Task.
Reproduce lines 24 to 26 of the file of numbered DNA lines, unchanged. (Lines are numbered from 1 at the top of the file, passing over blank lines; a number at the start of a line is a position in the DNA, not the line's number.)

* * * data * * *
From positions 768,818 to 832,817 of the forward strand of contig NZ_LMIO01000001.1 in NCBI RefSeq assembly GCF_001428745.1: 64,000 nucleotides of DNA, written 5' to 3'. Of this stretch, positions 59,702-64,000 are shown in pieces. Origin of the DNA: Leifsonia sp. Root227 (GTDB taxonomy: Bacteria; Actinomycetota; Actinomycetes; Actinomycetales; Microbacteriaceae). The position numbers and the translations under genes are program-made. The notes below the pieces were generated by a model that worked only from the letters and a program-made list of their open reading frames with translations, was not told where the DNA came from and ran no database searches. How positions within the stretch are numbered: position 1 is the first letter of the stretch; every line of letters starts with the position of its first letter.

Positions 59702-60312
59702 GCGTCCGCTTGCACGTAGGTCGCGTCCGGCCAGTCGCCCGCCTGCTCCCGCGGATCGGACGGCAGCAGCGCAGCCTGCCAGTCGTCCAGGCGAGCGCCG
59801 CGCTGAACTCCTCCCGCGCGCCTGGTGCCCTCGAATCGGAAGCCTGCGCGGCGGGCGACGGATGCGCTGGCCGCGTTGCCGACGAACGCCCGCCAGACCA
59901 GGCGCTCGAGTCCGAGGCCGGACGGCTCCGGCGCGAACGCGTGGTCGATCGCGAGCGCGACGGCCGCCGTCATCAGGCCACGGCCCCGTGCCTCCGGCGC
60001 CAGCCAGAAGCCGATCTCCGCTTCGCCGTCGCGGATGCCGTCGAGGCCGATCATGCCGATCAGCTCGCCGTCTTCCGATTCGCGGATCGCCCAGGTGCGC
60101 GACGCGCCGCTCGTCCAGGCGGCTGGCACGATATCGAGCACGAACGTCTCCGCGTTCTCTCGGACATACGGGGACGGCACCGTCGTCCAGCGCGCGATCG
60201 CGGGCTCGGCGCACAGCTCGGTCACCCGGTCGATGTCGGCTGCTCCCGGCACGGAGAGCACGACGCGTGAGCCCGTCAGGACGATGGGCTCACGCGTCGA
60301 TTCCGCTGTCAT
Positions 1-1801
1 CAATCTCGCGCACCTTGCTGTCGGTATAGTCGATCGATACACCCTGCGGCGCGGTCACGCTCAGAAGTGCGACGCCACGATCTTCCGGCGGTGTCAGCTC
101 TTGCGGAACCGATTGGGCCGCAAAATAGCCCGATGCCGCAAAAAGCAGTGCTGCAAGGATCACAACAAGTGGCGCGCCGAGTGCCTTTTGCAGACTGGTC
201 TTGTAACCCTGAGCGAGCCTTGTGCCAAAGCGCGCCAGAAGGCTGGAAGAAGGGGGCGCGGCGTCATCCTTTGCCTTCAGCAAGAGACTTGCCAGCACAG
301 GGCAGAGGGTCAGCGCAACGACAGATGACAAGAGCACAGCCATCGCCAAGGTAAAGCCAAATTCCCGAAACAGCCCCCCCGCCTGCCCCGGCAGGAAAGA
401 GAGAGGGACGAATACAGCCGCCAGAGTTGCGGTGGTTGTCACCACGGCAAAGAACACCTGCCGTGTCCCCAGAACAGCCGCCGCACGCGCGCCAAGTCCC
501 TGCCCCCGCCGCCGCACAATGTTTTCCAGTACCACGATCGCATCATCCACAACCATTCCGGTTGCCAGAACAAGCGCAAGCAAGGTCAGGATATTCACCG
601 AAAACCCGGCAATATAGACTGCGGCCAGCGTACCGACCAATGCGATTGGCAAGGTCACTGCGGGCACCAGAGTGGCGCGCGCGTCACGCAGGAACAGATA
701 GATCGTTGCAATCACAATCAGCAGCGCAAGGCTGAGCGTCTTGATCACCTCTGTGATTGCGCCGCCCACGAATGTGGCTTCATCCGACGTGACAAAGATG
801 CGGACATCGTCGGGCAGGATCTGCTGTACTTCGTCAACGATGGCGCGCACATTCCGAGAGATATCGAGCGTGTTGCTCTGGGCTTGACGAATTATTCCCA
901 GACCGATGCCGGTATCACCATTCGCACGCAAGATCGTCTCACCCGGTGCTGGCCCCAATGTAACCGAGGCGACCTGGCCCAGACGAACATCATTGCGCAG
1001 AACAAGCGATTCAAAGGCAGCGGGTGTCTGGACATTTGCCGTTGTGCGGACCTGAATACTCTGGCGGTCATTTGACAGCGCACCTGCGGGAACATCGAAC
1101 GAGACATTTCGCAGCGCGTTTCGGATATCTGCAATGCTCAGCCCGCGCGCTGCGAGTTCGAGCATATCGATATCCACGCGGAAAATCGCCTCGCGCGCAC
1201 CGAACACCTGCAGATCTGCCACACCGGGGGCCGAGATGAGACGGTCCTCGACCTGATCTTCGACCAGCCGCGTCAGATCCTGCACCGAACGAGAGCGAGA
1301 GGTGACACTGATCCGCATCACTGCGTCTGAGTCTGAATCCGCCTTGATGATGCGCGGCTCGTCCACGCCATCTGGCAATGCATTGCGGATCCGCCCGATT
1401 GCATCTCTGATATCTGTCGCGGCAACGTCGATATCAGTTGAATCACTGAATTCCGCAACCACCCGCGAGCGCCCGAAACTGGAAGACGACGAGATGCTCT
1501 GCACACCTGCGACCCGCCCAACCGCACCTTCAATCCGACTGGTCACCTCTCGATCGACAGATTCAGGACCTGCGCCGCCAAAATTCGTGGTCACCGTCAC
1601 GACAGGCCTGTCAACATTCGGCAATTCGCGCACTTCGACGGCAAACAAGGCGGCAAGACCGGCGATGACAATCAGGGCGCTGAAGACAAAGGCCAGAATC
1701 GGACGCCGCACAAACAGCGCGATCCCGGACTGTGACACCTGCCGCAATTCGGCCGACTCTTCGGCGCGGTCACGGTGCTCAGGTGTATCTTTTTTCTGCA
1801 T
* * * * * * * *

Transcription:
1301 GGTGACACTGATCCGCATCACTGCGTCTGAGTCTGAATCCGCCTTGATGATGCGCGGCTCGTCCACGCCATCTGGCAATGCATTGCGGATCCGCCCGATT
1401 GCATCTCTGATATCTGTCGCGGCAACGTCGATATCAGTTGAATCACTGAATTCCGCAACCACCCGCGAGCGCCCGAAACTGGAAGACGACGAGATGCTCT
1501 GCACACCTGCGACCCGCCCAACCGCACCTTCAATCCGACTGGTCACCTCTCGATCGACAGATTCAGGACCTGCGCCGCCAAAATTCGTGGTCACCGTCAC